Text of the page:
Ha! Yes. I have always been very sporty. As a child I always had a lot of energy and I was fearless. Naturally it translated into curiosity about anything athletic. Therefore, If I was given an opportunity to try a sport I would jump at the chance. Typically, I was quite good at it. For example, I had the opportunity to try football after a boring stint playing softball. I knew my Dad and Grandad loved it so I thought I would just give it ago. I can’t remember how good I was, but I do remember how much I loved it.

Did you have any idols growing up, or idols now that continue to inspire and push you forward?

I was obsessed with Peter Schmeichel when I was a kid. As a goalkeeper, I wanted to emulate him in every way possible because he had such an incredible influence on games. For instance, he was an imposing presence, he had a winning mentality and ultimately, he made unbelievable saves. However, these days I find inspiration in many different ways. From Ruth Bader Ginsberg challenging the status quo to everyday people living kindly and doing things for the greater good.

What advice would you give to a younger female wanting to make a career out of sport?

Go for it! Just get started. Find the thing that you’re best at or most passionate about, work hard and lastly, embrace every opportunity you get!

If not football, what do you think you would have chosen to do as a career?

When I was a kid, I wanted to be a whale trainer. As that is well(whale) and truly not in the cards I probably would have followed my passion for graphic design after University.

What’s next for you, do you have any personal goals (no pun intended) you’d like to accomplish, or are you ready to kick back?

KB: Other than more trackstand practice, I’ve got loads of little personal goals. Such as, finish my UEFA B coaching badge, stay more connected with friends in the States and help Manchester County FA become the leaders in Women and girls grassroots football development. Lastly and most obviously, my football goals are to win the league, FA cup, League Cup and Champions League this year!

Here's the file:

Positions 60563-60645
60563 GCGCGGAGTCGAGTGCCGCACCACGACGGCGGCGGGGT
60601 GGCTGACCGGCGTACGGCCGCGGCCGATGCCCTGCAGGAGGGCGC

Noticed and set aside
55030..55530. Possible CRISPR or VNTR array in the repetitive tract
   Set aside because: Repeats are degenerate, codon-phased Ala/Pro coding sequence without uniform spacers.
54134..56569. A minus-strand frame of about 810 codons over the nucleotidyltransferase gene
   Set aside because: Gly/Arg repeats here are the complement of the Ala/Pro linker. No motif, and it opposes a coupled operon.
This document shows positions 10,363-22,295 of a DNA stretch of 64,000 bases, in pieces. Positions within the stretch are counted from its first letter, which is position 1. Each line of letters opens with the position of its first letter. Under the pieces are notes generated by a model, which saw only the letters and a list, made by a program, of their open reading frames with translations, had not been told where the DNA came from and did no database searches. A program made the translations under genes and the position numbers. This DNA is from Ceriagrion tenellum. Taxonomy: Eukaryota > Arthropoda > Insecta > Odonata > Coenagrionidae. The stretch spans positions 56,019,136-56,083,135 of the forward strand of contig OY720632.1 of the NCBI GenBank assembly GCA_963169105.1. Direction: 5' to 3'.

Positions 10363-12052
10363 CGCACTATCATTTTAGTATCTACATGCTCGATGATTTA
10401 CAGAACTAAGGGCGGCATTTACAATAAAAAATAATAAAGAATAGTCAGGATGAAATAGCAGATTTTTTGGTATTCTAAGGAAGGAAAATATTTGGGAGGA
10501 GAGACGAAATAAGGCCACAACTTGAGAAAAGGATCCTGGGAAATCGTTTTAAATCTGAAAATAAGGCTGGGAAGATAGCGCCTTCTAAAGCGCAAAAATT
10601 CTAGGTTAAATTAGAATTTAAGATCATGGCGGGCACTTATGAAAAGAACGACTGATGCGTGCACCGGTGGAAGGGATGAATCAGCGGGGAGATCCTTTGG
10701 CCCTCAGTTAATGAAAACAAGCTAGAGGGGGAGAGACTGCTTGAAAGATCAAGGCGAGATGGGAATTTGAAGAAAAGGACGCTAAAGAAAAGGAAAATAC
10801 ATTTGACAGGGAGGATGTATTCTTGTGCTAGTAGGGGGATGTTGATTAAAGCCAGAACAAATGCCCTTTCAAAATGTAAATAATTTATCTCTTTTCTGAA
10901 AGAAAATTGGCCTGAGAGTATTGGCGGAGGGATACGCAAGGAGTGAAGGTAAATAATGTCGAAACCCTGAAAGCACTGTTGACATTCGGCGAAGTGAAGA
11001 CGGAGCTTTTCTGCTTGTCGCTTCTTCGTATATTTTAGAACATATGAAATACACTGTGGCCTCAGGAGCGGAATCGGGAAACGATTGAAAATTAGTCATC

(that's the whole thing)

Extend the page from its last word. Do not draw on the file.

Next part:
Finally, we challenged you to learn to trackstand during lockdown - how did you get on? We checked beforehand, and it looks like the record is over 15 hours...

KB: Haha! Over 15 hours?! Oh my goodness, I’ve got no chance. I actually found it more difficult than I expected. I tried stationary balancing without a roll in and that just looked ridiculous as everyone can see from my Instagram. I also tried a roll on a hill which was much easier but there is no way I could stand for a minute let alone 15 + hours!! I’m very impressed and very jealous!


Quella has recently partnered with The Buffalo Foundation to create a one-off, branded version of it’s iconic Oxford bike.  Every Buffalo Foundation bike sold returns 25% of its sale price directly to The Buffalo Foundation.  In this edition of The Fix, we talk to founder, Jan Joubert, about the charity and its background.

The Fix:  So Jan, for those who don’t know about The Buffalo Foundation, can you give us some background?

J.J:  Buffalo Foundation is a charity that supports disadvantaged young people via sport, education, and life skills.  Sport & education is taken for granted by most of us, but in a world where people are struggling to make ends meet, it is not even on the menu.  We have a heavy focus on the townships in South Africa where I am from and we have plans to replicate this with academies we support in the UK in the near future.

The Fix:  Why do you feel that sport and education is so important?

J.J: .Sport takes many forms from a simple pleasure to an all-encompassing passion and our aim is to open the door to this world to people who wouldn’t otherwise get the opportunity.  It is not just the pleasure of taking part but the structure that it imposes; the discipline, commitment, and the communication needed to make it work. Sport introduces some of the individuals we work with to these structures for the first time in their lives. In townships where life is chaotic and unstructured, just the process of involvement with sport is life changing along with the added benefit of supplementary education via our academy tutors.

The Fix:  Can you give us an example?

J.J:  One of our projects that we are involved with is the Kwano Cycling Academy in the Kwanokathula township in Plettenberg Bay. The kids at the academy understand the value of what the Academy offers them, they know that they must arrive on time, that the equipment needs to be looked after in order to perform well and homework complete before cycling training. They relish the rewards of their achievements as payback for their hard work and they flourish in the safe environment of the club away from the dangers of township life.Aside from the cycling itself, the club offers extra teaching and proper facilities for the kids to do their schoolwork.